Home » Home Secretary denies alleged insult amidst heated exchange in Commons
National News Politics

Home Secretary denies alleged insult amidst heated exchange in Commons

Accusations of derogatory remarks made by Home Secretary James Cleverly towards Labour MP Alex Cunningham’s constituency spark controversy in the House of Commons.

Home Secretary James Cleverly faces allegations of referring to Labour MP Alex Cunningham’s northeast constituency as a “s***hole.” The claim emerged as Mr. Cunningham confronted Prime Minister Rishi Sunak on child poverty levels in his area.

Despite Mr. Cleverly’s denial through a spokesman, the Labour MP insists that the audio evidence supports his accusation. Making a point of order later in the Commons, Mr. Cunningham declared, “He was seen and heard to say: ‘Because it’s a s***hole.’” The Home Secretary’s alleged comment came amid a heated exchange over the government’s efforts to address child poverty.

Mr. Cleverly’s spokesperson vehemently denied the accusation, stating, “He did not say that, and would not. He’s disappointed people would accuse him of doing so.” The spokesperson’s response emphasises the Home Secretary’s dismay at being implicated in such a controversy.

This incident follows closely on the heels of another controversy involving Mr. Cleverly, who recently declined to deny using an expletive to describe Rishi Sunak’s Rwanda deportation policy. The alleged use of strong language against government policies adds fuel to the fire of criticism against the Home Secretary.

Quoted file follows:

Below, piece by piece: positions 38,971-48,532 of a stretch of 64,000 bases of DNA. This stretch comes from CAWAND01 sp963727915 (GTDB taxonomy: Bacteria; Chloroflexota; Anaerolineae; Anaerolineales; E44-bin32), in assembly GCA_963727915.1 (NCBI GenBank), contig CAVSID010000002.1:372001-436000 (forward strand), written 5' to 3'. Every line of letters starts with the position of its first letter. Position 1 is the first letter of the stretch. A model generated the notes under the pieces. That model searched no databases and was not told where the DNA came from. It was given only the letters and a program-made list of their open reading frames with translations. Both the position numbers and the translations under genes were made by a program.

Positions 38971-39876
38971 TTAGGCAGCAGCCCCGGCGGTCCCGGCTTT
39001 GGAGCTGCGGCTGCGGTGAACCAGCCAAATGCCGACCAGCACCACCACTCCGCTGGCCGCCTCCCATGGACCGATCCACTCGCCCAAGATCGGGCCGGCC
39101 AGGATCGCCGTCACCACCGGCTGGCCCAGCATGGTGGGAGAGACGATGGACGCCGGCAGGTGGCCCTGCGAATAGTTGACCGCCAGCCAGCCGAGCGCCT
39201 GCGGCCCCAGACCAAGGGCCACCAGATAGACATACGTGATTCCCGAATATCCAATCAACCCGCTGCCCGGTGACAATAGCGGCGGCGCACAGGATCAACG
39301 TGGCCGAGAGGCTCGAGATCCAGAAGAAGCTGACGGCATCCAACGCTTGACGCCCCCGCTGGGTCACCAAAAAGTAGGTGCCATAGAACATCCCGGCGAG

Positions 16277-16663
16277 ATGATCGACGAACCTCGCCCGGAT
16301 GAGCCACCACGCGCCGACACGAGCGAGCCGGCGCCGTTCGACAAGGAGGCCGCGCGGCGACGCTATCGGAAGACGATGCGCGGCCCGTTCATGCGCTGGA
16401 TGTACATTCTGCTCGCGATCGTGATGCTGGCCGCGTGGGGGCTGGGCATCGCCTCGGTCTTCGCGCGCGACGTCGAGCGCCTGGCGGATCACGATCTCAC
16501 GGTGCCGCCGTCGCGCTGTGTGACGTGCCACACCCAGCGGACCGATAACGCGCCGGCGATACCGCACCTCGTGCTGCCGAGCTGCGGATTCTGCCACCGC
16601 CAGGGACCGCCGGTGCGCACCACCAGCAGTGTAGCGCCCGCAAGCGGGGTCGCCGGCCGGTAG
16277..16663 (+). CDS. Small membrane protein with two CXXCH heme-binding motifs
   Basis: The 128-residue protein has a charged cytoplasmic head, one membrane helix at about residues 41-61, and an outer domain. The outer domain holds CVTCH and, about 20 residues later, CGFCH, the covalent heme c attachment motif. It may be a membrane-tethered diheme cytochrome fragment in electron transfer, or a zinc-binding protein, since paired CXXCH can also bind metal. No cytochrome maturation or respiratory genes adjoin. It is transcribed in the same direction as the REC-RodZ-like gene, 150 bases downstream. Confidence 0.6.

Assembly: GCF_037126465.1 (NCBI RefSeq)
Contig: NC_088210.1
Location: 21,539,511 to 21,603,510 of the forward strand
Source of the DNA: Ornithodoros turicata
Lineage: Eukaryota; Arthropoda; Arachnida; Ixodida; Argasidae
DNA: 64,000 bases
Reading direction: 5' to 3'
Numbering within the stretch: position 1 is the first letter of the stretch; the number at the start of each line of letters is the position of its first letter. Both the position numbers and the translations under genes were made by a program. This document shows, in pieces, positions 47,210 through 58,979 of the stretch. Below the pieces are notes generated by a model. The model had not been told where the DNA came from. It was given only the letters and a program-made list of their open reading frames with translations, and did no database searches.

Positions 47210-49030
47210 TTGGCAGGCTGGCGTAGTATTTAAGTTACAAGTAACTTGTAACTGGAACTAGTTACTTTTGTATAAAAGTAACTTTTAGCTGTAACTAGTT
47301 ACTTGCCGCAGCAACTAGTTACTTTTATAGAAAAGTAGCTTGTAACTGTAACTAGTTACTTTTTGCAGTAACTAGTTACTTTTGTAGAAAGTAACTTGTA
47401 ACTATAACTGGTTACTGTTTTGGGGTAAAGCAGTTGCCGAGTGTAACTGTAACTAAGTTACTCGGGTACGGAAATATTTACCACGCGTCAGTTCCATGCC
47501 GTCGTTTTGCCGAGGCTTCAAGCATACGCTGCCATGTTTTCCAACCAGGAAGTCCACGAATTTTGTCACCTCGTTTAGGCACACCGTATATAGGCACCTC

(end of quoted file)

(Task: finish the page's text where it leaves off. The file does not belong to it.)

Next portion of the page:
Labour MP Alex Cunningham, unsatisfied with the denial, demanded an apology from the Home Secretary during a subsequent Commons session. Expressing his discontent, he said, “There is no doubt that these comments shame the home secretary, this rotten government, and the Tory party. He is clearly unfit for his high office.”

Interestingly, it appears that Mr. Cleverly has chosen not to file a complaint against Mr. Cunningham’s accusation. The Labour MP, in turn, sought guidance from Commons authorities on securing an apology for the alleged insult.

Deputy Speaker Dame Eleanor Laing, addressing the issue, acknowledged the difficulty of discerning comments in the bustling atmosphere of PMQs. While she expressed understanding for Mr. Cunningham’s concern, she refrained from making a definitive judgement on whether the alleged words were used.

The exchange at PMQs that led to these allegations began with Mr. Cunningham questioning the Prime Minister on child poverty in his constituency. Rishi Sunak defended the government’s actions, leading to a back-and-forth with the Labour MP, who contested the accuracy of the Prime Minister’s claims.

As the controversy unfolds, it remains to be seen whether the audio evidence will play a decisive role in settling the dispute and whether Mr. Cleverly will address the accusations directly in the coming days. The incident underscores the challenges of maintaining decorum in the highly charged atmosphere of parliamentary debates.